The New Shared Mobility Market: How the American Transportation Landscape Has Changed Post-Uber

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The mobility sector is on the brink of a major overhaul, transforming from a product-based industry (individually owned cars) to a service-based industry (ride sharing and public transportation). Between autonomous vehicles and the proliferation of ridesharing services, new potential revenue streams are opening up in the transportation market, even as traditional vehicle sales stagnate, and even drop over the next ten years.

According to a NewtonX survey deployed to executives in the auto industry, ridesharing industry, and autonomous vehicle sector, autonomous ride-sharing is expected to generate the largest share of revenue in the mobility market by 2030, even when compared to traditional car sales. Until then, though, the results of the NewtonX survey showed what auto industry leaders expect in terms of revenue share, city policy, and rider trends over the next ten years.

Growing Congestion and Slowing Car Sales: What We Can Expect From the 2020s

Somewhat counterintuitively, ridesharing services such as Uber and Lyft have actually increased city congestion. The reason is, over 50% of e-taxi trips would not have been taken without a ridesharing service (passengers otherwise would have walked, biked, or taken public transportation). This has created a congestion crisis in many major US cities — forcing them to respond with congestion tolls, setting driver wage floors, and capping hailing licenses.

Despite this barrier, however, ridesharing growth will continue to increase. Of people who regularly use ridesharing services, 76% say that they expect to increase the number of rides they take per month over the next two years. Additionally, while fares will likely remain stagnant, the number of drivers will continue to increase, particularly as ridesharing companies come under fire for driver wages.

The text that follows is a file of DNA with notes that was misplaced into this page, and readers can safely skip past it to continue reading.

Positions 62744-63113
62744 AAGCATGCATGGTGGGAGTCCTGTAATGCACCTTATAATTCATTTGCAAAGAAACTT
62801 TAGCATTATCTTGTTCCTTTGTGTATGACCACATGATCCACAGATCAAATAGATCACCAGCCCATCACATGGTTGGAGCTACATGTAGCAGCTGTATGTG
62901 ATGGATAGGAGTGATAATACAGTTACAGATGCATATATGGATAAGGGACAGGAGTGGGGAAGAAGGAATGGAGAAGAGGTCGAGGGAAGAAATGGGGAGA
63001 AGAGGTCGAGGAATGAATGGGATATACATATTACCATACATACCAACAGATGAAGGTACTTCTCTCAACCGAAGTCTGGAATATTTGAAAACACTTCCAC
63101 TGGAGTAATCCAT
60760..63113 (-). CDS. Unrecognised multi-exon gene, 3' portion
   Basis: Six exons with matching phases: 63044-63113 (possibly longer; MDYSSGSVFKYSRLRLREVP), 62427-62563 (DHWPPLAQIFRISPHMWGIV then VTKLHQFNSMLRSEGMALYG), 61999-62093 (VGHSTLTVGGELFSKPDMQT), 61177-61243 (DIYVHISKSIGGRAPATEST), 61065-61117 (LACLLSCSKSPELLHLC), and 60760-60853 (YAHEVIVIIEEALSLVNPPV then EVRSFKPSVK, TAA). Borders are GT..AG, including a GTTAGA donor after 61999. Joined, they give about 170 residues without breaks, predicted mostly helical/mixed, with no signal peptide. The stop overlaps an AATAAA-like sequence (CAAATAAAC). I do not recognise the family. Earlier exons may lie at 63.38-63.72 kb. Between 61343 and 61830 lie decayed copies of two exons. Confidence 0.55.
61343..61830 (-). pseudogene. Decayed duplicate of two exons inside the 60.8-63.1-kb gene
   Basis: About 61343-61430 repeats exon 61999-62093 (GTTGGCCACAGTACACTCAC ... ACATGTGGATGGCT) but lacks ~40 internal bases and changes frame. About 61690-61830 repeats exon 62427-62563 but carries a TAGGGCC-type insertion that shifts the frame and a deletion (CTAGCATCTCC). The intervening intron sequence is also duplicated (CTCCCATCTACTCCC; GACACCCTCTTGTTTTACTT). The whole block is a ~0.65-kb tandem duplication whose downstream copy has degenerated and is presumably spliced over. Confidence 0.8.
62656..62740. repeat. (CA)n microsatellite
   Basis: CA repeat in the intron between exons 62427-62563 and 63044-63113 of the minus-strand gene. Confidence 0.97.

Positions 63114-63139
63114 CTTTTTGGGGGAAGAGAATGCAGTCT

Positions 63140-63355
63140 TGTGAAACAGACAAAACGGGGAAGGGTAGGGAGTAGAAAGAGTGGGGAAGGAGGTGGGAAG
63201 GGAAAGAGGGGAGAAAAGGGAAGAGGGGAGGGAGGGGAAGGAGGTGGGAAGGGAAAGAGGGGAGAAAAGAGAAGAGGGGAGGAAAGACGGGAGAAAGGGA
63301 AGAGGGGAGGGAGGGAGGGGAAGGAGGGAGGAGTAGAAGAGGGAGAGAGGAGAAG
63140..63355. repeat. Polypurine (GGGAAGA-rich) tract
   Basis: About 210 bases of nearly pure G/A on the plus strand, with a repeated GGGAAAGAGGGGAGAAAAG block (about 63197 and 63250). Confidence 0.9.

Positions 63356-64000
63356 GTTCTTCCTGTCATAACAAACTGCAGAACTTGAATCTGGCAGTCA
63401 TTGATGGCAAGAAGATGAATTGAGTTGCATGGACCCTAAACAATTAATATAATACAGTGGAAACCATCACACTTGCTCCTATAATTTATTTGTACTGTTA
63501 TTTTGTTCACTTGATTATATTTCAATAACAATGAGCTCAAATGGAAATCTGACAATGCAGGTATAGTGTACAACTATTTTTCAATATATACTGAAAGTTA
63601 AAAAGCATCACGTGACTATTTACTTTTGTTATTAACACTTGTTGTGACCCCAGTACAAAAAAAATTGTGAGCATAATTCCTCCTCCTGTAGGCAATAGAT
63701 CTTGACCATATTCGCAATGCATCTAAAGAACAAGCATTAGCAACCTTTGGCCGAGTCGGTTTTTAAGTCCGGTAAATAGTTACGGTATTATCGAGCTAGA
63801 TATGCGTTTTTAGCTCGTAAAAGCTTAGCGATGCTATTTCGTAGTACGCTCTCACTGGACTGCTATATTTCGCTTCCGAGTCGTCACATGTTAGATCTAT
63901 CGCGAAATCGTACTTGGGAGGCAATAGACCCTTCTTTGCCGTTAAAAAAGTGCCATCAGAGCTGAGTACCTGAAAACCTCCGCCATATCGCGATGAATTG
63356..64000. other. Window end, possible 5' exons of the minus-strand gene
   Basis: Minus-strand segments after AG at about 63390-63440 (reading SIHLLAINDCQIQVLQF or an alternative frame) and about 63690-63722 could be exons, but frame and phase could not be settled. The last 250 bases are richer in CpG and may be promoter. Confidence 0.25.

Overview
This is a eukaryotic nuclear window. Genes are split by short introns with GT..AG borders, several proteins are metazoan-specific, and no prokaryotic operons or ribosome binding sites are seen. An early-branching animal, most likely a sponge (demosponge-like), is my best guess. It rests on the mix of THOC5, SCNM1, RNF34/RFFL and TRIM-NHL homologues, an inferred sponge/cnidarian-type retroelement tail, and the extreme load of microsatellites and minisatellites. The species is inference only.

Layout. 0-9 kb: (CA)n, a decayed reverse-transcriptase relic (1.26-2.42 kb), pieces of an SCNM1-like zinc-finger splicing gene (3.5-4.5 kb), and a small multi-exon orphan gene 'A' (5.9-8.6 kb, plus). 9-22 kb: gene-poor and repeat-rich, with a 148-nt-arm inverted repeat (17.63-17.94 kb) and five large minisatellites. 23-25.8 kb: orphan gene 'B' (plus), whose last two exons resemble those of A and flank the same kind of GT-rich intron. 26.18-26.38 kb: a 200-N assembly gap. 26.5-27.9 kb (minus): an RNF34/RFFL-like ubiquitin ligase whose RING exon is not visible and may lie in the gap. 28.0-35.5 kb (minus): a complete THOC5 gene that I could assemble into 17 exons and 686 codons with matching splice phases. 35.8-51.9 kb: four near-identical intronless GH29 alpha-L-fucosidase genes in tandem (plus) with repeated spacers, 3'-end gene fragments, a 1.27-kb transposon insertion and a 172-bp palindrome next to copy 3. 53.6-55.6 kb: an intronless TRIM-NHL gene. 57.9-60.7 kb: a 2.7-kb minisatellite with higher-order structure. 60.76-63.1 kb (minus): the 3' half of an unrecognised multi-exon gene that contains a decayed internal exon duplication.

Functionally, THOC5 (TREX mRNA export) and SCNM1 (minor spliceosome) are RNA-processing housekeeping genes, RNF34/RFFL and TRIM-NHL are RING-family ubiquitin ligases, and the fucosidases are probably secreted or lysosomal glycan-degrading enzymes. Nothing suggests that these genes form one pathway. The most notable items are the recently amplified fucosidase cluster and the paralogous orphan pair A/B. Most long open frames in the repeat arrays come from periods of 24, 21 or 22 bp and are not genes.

Concurrently, city dwellers in particular will stop investing in personal cars at the same rate. This is already starting to happen, with growth in car sales slowing (last year sales grew .6%; this year growth is expected to slow even further, until sales stagnate and eventually decrease). The cause of this slowdown in the car boom of the past ten years is not just ridesharing; it’s also due to the micromobility movement, as well as city investment in public transportation.

As we’ve previously written, microbility services such as Bird, Lime, and Citi Bike have had astronomical growth over the past two years, logging 10x more trips during their first 12 months than their e-hailing counterparts did during their first year in business. While the overall market for micromobility services is still small (not to mention the barriers the industry has faced, in particular pushback from cities), it does provide a possible solution to the growing problem of congestion in cities.

2030s and Beyond: Micromobility at Scale and Lower E-hailing Prices With Increased Automation

American culture around car ownership is changing, particularly in congested cities where there are other, more sustainable and cost-effective methods of transportation. This shift occurred as a result of service-based companies including Lyft and Uber, but its ramifications will move well beyond these two companies. People are increasingly more willing to share rides, experiment with alternative transportation methods (dockless scooters, bikes, etc.), and reduce their carbon  footprint through limiting the number of household vehicles.

Concurrent with this trend, increased automation will make providing cost-effective ride hailing services more feasible. Cities, pressured by congestion crises, will need to find scalable and effective infrastructure for e-hailing, micromobiltiy, and of course, traditional public transportation.

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